- About the pen name “Kosuke Soka (草加耕助）”
- Former career as a left-wing activist
- Self-formation during high school
- The best thing about my experience as a leftist activist.
- academic background
＊In a manner of speaking, he is a “self-proclaimed leftist,” but he’s pretty iffy.
＊A real leftist once said to me, “You don’t call yourself a leftist!” I’ve been told that. (more than once)
∟ I’ve learned my lesson, so I often call myself a “former leftist” these days.
＊I don’t know what terms like “alienation” and “reification” mean when I read leftist books.
＊I’m increasingly unfamiliar with the fashionable modern thought that’s so popular these days.
＊But I can sing “International”.
＊I get excited when I see the police in groups.
＊Former activist with three arrests (all uncharged)
＊Stopping in front of the helmet section of a home improvement store.
＊When you’re talking about something you’re good at, and they tell you the original story, it makes you want to kill them.!(^^)!
＊I’ve found myself arguing in the comments section of other people’s diaries.
∟ I’m really sorry. It won’t happen again.
＊I once tried to read Capitalism and failed because I couldn’t figure out the length of woolen antiquities.
All you idiots leftist of all nations, stop “pretending” you understand and unite!
Wise leftists, don’t threaten us!
About the pen name “Kosuke Soka (草加耕助）”
When I started speaking on the Internet, I used the name “Jiro Soka,” an old terrorist who had not yet been arrested, in an attempt to be popular with leftist hobbyists, but it was so old-fashioned, no one knew who he was, and, if you think about it, very bad taste and inauthenticity that I decided to change my name.。
The name “Kosuke” came to me naturally, as I thought of the word “help(助)” for “cultivate(耕)”. I named it first of all with the Sanrizuka struggle in mind, but also with the hope that this personality born on the Internet would be of help to people all over the world who are cultivating various things.
Former career as a left-wing activist
I was an activist in the BFCL(Battle Flag Communist League). Although he never belonged to the Alliance, he was a member of its subordinate organization, the Communist Youth League (KIM), served as a branch cap for the mass organizations, the Socialist Students League (Shakugakudo) and the Congress of Workers’ Co-operatives (Rōkyō Kyōto), and participated in the Alliance’s district headquarters meetings.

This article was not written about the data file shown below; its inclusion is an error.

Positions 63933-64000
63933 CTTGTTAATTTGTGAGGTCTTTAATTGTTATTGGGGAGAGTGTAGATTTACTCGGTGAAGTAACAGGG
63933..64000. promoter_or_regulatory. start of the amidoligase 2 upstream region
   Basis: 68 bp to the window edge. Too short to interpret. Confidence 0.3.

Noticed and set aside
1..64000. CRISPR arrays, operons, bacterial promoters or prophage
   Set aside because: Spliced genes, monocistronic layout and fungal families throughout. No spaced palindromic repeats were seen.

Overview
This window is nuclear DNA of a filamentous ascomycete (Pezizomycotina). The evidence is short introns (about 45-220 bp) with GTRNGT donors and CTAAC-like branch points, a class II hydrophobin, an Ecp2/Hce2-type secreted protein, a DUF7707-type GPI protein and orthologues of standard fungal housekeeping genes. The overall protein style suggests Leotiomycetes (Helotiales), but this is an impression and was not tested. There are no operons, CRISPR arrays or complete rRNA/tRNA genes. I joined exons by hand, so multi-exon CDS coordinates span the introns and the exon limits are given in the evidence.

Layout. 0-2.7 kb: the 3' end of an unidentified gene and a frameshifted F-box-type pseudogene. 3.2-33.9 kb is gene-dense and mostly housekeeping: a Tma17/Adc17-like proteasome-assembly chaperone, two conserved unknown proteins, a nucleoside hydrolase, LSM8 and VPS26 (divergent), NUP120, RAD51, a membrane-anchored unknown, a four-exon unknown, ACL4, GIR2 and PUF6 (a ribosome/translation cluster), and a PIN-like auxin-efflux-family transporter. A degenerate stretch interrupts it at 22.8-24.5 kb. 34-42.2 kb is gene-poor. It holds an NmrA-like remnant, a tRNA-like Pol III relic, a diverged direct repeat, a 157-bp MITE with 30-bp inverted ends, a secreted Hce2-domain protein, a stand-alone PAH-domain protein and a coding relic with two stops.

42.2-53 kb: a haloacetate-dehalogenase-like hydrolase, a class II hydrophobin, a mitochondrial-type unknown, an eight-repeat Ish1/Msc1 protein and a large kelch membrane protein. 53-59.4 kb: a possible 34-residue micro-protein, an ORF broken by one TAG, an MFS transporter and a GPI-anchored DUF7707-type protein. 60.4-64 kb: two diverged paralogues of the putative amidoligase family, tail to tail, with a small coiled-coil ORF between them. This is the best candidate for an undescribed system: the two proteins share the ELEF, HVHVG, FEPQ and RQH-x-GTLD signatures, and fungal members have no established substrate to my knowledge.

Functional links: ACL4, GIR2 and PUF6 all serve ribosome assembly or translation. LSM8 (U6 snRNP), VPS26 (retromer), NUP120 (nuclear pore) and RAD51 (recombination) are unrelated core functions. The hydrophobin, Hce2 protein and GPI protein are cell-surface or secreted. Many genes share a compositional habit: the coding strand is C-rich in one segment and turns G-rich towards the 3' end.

He was active from the early to late 1980s. Main activities were: support for democratization of South Korea, Japan-Korea solidarity struggle, fight to prevent Kim Dae-jung from being executed, denunciation of the Gwangju Incident, fight to prevent Jeon Doo-hwan from coming to Japan, and fight against Sanrizuka Airport. Solidarity with the one-week struggle to stop the transport of jet fuel wagons, the smashing of the Narita water supply, the anti-war and anti-nuclear struggles of the 1980s, the Yokosuka struggle to stop Enterprise, the Tokiwa Bridge struggle to stop Reagan from coming to Japan, and the revolutions in Nicaragua, Central America, and elsewhere. Solidarity with the Iranian revolution in the Middle East, solidarity with the Nicaraguan revolution in Central America, etc. He has been arrested twice (both times pending prosecution).
It was …… After I became “Kosuke Soka,” I was sitting in the waiting room of the courthouse for something related to Sanrizuka, doing nothing (following the instructions of the staff!). When I was sitting in the waiting room of the courthouse, the public security police suddenly came and said, “Please come here for a moment. I then realized that I was under arrest. I was eventually released 48 hours later.
What did that mean? Apparently, the policy at the time was to arrest all activists in court, but some people’s lives are changed by such things. How carefree can you be! And so it finally came to “three arrests”.
Self-formation during high school
Family environment, etc.
I entered a high school that is nationally known as a preparatory school. When I was in junior high school, people who knew my usual grades said it was a miracle (I think so too).
In high school, I might have looked like a stoic young man of literature, reading Akutagawa and Dazai in class. However, I thought of myself as a typical child of the common people, more like a dropout. My family was quite poor, but thanks to my parents’ love and hard work, I was able to grow up without feeling too miserable. I am sincerely grateful to them.
Death of a classmate
One of the things I remember most from those days was that a classmate who was being bullied was hospitalized and died of “unknown” causes. I was never close to him, but he was the kind of person who happily went to school while taking care of his sister, who suffered from pediatric paralysis, was a fan of Eikichi Yazawa, and in short, was a very normal high school student. I was always unable to do anything about it, even though I saw the bullying taking place.
The day I returned home from his funeral, I blamed myself and cried. I cried every night for about a week. The day after the funeral, instead of feeling sorry for myself, I clenched my fists when I saw the people in the bullying group laughing and giggling while imitating his pediatric paralyzed sister. It was not against them. It was against my own powerlessness to pay attention to them. I felt more sorry for the bullying group than angry at them.